These laws aren’t happening in a vacuum, but in the echo chamber in which Trump’s lie of a stolen election and his fiction of massive voter fraud keeps getting repeated by Republican lawmakers as if it is true in order to justify such anti-democratic schemes. … So they’re passing these laws in statehouses, and using the filibuster in Congress to block federal legislation to protect voting rights.

There are still laws that apply here, and it’s encouraging that Attorney General Merrick Garland announced at the same time as the Georgia lawsuit that the Justice Department will fully use the Voting Rights Act and other statutes to push back on voter suppression and intimidation wherever they find it. In the absence of a new commitment in Congress to this most fundamental right in a democracy — the right of the people to choose their leaders — the battle is never ending, to this nation’s shame.

Safety versus justice is a false choice

From The Albany Times-Union:
Some people deal with criticism by showing why it’s unfair. Then there are those, like Saratoga Springs Assistant Police Chief John Catone, who seem to go out of their way to prove their critics’ case.

Catone, joined by Commissioner of Public Safety Robin Dalton, went on a tear that sounded so many wrong notes when it comes to complaints of systemic racism in the criminal justice system that it was hard to keep track. … (Catone) delivered a rant filled with racist dog whistles, punctuated by what came off as a threat to summon the collective forces of the city’s historically white power establishment to put an end to what he called “a narrative of lies and misinformation.”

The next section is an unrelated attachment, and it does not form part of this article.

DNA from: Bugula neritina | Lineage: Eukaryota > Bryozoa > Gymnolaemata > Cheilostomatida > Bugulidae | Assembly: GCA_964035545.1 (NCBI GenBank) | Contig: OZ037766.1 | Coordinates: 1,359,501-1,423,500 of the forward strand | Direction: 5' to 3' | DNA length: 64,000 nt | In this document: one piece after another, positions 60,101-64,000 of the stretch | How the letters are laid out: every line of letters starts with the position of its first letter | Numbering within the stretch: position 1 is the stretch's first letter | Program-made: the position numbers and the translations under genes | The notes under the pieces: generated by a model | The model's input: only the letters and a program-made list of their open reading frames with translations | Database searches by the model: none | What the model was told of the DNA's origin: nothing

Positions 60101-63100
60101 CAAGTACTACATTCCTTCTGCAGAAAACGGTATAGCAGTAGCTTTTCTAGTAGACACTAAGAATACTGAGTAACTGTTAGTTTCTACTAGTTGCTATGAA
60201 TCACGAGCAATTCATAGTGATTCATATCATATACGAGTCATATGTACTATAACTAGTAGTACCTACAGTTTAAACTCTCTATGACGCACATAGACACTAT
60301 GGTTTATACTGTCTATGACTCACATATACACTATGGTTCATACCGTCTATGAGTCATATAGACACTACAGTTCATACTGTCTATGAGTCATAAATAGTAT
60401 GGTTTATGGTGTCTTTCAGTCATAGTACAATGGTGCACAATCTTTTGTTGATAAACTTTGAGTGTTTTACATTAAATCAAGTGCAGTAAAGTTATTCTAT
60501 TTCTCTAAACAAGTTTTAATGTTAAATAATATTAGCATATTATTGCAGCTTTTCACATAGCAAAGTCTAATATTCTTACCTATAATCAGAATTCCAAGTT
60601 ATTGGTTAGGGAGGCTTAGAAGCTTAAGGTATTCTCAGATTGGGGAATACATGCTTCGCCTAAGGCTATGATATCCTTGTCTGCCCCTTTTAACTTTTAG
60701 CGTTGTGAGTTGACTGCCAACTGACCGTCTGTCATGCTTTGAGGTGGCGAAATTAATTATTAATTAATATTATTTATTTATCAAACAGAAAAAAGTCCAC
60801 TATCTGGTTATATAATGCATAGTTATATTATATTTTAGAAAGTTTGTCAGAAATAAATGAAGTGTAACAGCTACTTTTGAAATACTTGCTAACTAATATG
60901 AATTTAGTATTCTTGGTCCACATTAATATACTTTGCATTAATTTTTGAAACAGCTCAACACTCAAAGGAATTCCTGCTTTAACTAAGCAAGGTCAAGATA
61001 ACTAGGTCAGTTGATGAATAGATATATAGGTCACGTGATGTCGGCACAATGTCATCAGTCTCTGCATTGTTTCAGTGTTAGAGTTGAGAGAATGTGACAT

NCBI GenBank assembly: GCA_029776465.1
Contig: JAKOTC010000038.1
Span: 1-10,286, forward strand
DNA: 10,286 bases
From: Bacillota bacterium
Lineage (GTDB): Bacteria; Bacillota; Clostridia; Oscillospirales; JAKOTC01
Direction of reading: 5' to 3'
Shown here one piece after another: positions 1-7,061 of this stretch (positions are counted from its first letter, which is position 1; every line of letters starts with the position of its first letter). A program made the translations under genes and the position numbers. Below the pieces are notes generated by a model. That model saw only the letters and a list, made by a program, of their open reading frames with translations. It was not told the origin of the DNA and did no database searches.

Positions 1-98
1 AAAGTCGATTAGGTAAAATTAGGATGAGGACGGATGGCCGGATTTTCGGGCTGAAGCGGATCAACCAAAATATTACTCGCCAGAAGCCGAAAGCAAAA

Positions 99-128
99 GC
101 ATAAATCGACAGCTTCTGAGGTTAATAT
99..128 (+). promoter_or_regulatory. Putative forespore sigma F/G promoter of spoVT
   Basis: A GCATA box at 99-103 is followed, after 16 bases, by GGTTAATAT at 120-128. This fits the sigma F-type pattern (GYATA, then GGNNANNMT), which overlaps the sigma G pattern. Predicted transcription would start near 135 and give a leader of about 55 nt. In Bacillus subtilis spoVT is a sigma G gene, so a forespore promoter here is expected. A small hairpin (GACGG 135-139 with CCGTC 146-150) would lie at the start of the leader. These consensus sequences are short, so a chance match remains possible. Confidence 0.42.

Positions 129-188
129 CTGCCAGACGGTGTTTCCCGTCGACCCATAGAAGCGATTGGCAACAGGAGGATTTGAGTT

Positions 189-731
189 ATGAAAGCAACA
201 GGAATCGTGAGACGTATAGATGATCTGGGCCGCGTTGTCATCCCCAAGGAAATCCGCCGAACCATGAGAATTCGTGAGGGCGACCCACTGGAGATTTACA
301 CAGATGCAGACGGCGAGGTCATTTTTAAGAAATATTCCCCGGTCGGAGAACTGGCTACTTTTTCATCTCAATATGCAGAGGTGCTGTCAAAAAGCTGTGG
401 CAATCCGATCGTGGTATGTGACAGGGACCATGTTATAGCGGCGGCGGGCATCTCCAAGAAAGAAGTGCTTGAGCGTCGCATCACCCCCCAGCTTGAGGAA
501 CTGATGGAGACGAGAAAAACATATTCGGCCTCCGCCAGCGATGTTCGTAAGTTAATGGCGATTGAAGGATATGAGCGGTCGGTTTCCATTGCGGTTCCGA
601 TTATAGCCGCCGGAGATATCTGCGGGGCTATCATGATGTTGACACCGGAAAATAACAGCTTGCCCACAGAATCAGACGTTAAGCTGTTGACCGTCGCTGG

Let’s start with the most important thing of all: It is not the job of those in law enforcement to shut down speech they don’t like. That threat alone should be enough for Catone to turn in his badge and gun and retire early. And for sitting by his side, nodding in apparent agreement, Dalton should resign, and drop her bid for mayor.

We are in no way defending any violence that has taken place in Saratoga Springs, including a brawl Saturday night on Caroline Street and some alleged recent muggings in Congress Park. We in no way support demonstrators carrying bats, as one organizer acknowledged some did in the past.

We do support people’s right to demonstrate, to express their views that there are racial problems in their police department, and to petition their government for redress of their grievances. If that discomfits some in a community that thrives on tourism and its image as a charming, gentrified, historic American city, well, that’s the First Amendment for you.

Catone doesn’t seem to see it that way. He railed about how critics of his department were “trying to push a narrative from a national stage” — a reference to the Black Lives Matter movement — and talked of “gangs from Albany” — read: young men of color — coming up to Saratoga Springs to sell drugs and cause trouble. In wrapping all this into one speech, he conflated drug gangs and Black Lives Matter activists, an outrageous rhetorical slander whether he intended it or not. …

For good measure, he blamed criminal justice reforms passed by the state Legislature, which included ending a system in which low-income people unable to make bail were jailed without trial while those of means could readily buy their freedom.

So it’s police against “them,” and everyone has to pick sides? This is Assistant Chief Catone and Commissioner Dalton’s idea of a unified community?

What they present is the false choice that so many misguided or opportunistic politicians and demagogues offer: that it’s either law, order, and unquestioning support of police, or chaos.

A truly strong society — whether it’s a small city or the richly diverse nation it’s a part of — must be both safe and just. For all.

Posts navigation

21 Railroad Ave. Cooperstown, New York 13326 • (607) 547-6103